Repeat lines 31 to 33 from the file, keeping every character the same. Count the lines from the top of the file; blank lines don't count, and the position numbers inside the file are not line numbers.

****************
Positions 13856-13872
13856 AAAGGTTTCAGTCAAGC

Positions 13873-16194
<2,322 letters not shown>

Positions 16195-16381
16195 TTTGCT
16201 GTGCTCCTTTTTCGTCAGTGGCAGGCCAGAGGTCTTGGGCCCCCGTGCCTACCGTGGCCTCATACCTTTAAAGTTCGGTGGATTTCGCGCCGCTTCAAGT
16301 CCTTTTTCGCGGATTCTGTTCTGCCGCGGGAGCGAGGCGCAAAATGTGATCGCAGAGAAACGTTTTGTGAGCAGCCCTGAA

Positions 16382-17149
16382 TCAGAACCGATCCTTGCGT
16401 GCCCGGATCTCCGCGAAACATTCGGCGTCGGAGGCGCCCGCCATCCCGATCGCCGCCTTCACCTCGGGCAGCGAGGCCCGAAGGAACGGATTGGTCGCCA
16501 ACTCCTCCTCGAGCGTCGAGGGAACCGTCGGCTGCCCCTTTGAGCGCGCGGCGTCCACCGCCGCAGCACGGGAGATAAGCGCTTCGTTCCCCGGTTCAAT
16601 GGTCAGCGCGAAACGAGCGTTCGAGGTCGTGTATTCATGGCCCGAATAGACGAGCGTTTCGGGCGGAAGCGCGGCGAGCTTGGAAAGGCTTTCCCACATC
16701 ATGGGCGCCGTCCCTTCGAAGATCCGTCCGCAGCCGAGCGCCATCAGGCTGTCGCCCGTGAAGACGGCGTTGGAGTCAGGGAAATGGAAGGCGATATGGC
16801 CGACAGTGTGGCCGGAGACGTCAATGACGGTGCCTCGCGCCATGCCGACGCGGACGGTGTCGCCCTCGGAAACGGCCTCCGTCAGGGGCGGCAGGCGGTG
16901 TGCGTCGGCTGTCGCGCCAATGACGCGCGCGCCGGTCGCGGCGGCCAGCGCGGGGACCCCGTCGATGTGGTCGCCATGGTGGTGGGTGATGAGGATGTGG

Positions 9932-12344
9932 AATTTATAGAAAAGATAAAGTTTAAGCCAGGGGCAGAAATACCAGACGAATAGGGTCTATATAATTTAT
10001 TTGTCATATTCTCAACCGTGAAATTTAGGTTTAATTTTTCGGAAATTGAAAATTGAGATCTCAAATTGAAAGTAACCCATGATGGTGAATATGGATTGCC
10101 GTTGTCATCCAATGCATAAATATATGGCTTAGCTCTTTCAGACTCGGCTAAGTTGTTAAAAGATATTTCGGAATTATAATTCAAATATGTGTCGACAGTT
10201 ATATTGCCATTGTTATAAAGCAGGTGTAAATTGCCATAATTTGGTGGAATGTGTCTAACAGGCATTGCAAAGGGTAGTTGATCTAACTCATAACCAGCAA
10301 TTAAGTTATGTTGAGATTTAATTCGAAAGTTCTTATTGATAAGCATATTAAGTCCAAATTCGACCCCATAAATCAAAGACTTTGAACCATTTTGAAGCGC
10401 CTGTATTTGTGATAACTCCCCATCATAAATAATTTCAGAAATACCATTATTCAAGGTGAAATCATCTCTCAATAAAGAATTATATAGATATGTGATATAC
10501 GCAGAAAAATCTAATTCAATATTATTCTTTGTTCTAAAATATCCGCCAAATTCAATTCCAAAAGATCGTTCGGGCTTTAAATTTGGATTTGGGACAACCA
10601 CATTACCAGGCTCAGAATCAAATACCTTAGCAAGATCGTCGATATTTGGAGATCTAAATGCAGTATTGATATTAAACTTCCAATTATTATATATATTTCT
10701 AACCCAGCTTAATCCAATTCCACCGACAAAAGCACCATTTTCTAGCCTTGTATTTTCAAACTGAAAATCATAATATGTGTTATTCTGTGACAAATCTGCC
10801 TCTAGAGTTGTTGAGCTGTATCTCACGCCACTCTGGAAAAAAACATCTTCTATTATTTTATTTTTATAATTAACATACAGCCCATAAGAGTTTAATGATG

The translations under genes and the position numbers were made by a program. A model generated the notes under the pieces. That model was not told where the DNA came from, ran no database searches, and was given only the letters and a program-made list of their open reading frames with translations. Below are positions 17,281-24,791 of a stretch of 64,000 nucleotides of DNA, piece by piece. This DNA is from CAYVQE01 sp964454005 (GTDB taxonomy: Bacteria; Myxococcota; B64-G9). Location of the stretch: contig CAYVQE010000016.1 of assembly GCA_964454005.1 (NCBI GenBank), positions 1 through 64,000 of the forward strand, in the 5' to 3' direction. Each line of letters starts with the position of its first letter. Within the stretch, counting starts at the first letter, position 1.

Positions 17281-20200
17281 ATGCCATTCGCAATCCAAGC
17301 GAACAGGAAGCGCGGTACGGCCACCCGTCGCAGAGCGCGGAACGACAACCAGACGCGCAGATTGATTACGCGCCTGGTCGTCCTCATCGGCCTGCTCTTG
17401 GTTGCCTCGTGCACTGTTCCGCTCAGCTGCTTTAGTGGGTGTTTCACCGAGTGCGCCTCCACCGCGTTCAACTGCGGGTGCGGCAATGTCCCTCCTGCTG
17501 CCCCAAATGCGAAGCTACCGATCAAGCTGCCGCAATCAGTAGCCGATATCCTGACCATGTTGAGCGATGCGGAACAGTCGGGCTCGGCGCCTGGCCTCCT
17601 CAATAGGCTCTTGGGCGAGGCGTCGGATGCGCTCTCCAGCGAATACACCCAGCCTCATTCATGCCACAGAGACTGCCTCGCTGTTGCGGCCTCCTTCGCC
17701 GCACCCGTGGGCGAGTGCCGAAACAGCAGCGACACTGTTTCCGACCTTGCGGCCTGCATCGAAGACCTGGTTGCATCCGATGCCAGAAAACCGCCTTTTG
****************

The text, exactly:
17301 GAACAGGAAGCGCGGTACGGCCACCCGTCGCAGAGCGCGGAACGACAACCAGACGCGCAGATTGATTACGCGCCTGGTCGTCCTCATCGGCCTGCTCTTG
17401 GTTGCCTCGTGCACTGTTCCGCTCAGCTGCTTTAGTGGGTGTTTCACCGAGTGCGCCTCCACCGCGTTCAACTGCGGGTGCGGCAATGTCCCTCCTGCTG
17501 CCCCAAATGCGAAGCTACCGATCAAGCTGCCGCAATCAGTAGCCGATATCCTGACCATGTTGAGCGATGCGGAACAGTCGGGCTCGGCGCCTGGCCTCCT